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Thursday, Mar. 5, 2015

The Lyceum: Cast shines in the classic "To Kill a Mockingbird"

Sunday, September 9, 2012

(Photo)
Atticus Finch, played by Warren Kelley, speaks to his son Jem, played by Neil Cathro, in a performance of "To Kill a Mockingbird" at The Lyceum Theatre in Arrow Rock. Atticus struggles with maintaining tight relationships with his children during a court case in a small 1930s Alabama town. Pictured on the right are Delaney Jo Sauer as Jean Louis "Scout" Finch and their friend Charle "Dill" Baker Harris, played by Cole Walker.
(Contributed image)
Many have studied Harper Lee's classic "To Kill a Mockingbird," but seeing the story come to life on stage was both frighteningly real and fantastic.

When the lights finally came up on The Lyceum Stage and actors took their marks, the audience was instantly transported to Maycomb, Alabama, where residents are feeling the pain of the Great Depression and their moral characters are as varied and tempered as southern humidity.

"To Kill a Mockingbird" follows Scout and Jem Finch as their father, Atticus, defends a black man who's been charged with raping and beating a poverty-stricken white woman. In his Director's Notes, Quin Gresham said Lee's themes and storytelling "never fails to leave me both heartbroken and encouraged at the same time." And I believe that's a primary reason the story is so beloved.

Breathing life into the story was a cast that catapulted me from viewer to townsperson. I felt I knew each of the characters -- and perhaps we're all familiar with individuals such as these. Some thrive on the highs and lows of others' lives while others attempt to live up to higher standards.

And that juxtaposition creates the right amount of tension on stage.

Throughout the play, Warren Kelley as Atticus Finch easily presents himself as a man of reason. His children have the general freedom to make their own choices, but not without Atticus' words of wisdom. Along with friends, Atticus attempts to keep his children from exposure to the horrors of the world, but inevitably lets them see and understand the case he's working on.

Toward the end of the story, Kelley paces up and down stage, alone and crying as the circumstances begin to take a dramatic turn toward his family. This remarkable scene ending produces a wave of emotion that overtakes both the levelheaded lawyer and the audience. It is overwhelming.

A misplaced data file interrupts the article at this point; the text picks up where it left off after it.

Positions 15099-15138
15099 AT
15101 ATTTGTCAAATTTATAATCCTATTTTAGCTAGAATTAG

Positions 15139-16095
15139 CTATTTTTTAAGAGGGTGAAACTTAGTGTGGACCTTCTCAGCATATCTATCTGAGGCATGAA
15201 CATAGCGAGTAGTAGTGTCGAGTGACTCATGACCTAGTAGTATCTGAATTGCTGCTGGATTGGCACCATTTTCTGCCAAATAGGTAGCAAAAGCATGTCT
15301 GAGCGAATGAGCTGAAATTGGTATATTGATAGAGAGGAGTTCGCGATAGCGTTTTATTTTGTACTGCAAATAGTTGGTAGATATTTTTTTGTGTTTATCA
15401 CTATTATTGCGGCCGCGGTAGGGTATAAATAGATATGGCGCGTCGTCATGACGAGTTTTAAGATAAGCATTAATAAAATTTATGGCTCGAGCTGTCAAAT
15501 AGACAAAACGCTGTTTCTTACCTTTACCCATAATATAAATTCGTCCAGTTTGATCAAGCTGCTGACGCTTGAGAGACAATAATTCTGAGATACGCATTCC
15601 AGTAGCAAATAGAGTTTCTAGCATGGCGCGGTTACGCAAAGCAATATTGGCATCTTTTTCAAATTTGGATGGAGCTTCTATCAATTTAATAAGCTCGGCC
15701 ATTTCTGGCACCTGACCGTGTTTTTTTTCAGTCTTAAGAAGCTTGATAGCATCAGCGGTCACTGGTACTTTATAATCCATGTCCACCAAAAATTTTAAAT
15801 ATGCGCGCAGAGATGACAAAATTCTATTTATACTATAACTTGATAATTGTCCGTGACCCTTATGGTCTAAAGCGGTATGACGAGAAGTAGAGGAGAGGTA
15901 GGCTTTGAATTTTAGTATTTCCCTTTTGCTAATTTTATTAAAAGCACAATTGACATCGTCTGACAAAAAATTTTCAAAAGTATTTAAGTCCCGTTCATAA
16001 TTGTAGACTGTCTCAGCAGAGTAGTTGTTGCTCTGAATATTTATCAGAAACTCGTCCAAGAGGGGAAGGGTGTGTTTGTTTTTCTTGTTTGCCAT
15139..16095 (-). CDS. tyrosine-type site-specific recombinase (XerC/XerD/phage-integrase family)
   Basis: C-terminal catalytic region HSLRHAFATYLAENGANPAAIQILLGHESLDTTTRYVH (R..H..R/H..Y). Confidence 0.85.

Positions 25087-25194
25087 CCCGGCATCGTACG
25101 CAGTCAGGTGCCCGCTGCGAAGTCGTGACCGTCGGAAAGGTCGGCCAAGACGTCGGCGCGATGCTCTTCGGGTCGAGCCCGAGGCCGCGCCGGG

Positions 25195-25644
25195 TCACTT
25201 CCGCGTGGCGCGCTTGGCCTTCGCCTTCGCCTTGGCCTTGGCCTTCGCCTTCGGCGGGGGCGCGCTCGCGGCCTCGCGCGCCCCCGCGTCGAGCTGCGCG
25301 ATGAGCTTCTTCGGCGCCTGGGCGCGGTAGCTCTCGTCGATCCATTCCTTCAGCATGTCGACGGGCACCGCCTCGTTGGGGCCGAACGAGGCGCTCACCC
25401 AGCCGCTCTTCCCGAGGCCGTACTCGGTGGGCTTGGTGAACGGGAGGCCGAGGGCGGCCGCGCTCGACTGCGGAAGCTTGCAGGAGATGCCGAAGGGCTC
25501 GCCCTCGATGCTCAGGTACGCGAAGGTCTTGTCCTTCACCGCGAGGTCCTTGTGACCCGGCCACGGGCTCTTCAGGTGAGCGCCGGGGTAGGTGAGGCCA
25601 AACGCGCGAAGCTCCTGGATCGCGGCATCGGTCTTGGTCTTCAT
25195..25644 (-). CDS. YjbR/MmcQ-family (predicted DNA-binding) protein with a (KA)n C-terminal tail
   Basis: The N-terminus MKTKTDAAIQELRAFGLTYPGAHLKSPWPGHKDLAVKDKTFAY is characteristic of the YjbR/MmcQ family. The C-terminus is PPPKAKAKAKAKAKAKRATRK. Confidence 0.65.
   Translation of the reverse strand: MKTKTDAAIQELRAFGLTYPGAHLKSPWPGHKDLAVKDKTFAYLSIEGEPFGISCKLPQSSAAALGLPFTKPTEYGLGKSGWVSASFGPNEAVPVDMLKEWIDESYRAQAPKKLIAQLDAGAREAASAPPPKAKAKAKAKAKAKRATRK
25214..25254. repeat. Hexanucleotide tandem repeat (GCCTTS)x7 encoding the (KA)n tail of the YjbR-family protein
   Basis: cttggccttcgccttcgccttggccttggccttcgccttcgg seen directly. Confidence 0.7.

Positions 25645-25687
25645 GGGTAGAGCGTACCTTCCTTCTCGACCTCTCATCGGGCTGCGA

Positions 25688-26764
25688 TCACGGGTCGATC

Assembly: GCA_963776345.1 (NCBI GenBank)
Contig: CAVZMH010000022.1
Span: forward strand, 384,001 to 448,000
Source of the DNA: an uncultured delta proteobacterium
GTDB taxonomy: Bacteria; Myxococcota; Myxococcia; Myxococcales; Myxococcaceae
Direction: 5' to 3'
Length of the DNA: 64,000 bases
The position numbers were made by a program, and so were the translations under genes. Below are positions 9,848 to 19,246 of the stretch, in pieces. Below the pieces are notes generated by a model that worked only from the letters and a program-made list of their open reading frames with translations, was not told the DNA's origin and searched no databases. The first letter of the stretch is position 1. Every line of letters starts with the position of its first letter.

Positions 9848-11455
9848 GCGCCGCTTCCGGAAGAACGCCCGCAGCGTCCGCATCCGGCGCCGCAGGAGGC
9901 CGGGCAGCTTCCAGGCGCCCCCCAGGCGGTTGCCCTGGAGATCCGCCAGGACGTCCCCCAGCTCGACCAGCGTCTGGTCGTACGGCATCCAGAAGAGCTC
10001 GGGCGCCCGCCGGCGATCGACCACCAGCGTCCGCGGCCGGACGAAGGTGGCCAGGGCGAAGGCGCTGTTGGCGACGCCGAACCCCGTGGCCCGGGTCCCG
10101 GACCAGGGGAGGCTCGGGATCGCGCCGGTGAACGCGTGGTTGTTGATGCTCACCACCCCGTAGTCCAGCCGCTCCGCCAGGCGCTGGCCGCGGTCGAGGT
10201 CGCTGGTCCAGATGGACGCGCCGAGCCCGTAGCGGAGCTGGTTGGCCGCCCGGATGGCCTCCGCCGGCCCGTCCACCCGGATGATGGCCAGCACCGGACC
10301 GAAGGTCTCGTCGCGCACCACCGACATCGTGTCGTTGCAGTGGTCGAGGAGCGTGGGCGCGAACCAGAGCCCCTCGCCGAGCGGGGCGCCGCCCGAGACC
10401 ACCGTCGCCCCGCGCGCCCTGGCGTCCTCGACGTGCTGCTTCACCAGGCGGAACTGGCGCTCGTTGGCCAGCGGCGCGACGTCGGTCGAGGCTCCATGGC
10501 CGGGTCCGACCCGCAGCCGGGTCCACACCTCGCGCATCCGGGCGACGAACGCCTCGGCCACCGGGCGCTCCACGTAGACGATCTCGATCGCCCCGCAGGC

(Photo)
Seated are Tom Robinson, played by Segun Akande, and Atticus Finch, played by Warren Kelley during The Lyceum's current production of "To Kill a Mockingbird," which runs through Sept. 15. Seated center-right is Claire Gresham, who plays a troubled Mayella Ewell, and Kari Ely as Maudie Atkinson. In this scene, Atticus defends Tom Robinson who's on trial for attacking Mayella Ewell.
(Contributed image)
In addition to Kelley, there were many noteworthy performances. Kari Ely as the Finch's friend and the play's narrator Maudie Atkinson, Brent Bateman as Sheriff Heck Tate, Claire Gresham as the supposedly violated Mayella Ewell, Harold Hynick as her drunken father Bob Ewell and Segun Akande as the defendant Tom Robinson create a community that's as real in 1930s as it is today.

Delaney Jo Sauer as Scout, Neil Cathro as Jem and Cole Walker as their friend Dill portray the young heroes with innocence and zest. Yvette Monique Clark as Calpurnia, Ashley Pankow as Stephanie Crawford, Tempe McGlaughlin as Mrs. Dubose, James Woodland as Judge Taylor and Walter Cunningham, Cris Davenport as Reverend Sykes, David Hemsley Caldwell as Boo Radley and Mr. Gilmer, and Rich Lawson as the court clerk round out the cast with natural, well-timed appeal.

Players seemed to perform with mind, body and soul. Their physicality brings another dimension to a play that has a lot of action happening off stage.

"To Kill a Mockingbird" presents topics such as race, family, innocence and justice. The town of Maycomb seems to slowly be growing in moral character just as the children come of age, which is apparent as Scout reminds one character of his individualism and Atticus' affect on the jury. This was one of the finest productions I've seen to date, and a must-see for any theatergoer.

The show runs through Saturday, Sept. 15, with shows at 2 p.m. and 8 p.m. Tickets can be purchased or reserved online at www.lyceumtheatre.org.

Contact Sarah Reed at
sreed@marshallnews.com


Comments
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I saw it this weekend. It was amazing, shameful yet hopeful, humorous at times and very, very moving. The cast did a beautiful job.

-- Posted by luvthoseowls on Mon, Sep 10, 2012, at 10:40 AM

I was at the 2:00 showing on Sunday and the play was stunning. I have read the book and seen the movie. I thought it would be hard to live up to Gregory Peck's performance on film, but Warren Kelley did the job admirably. I recommend this play to any theatergoer. The kids did a wonderful job as well.

-- Posted by mdp367 on Mon, Sep 10, 2012, at 10:37 AM

We saw it today. It was amazingly good. whether or not you have ever read the book or seen the movie, you will love this show.

-- Posted by inthemiddle on Sun, Sep 9, 2012, at 9:54 PM


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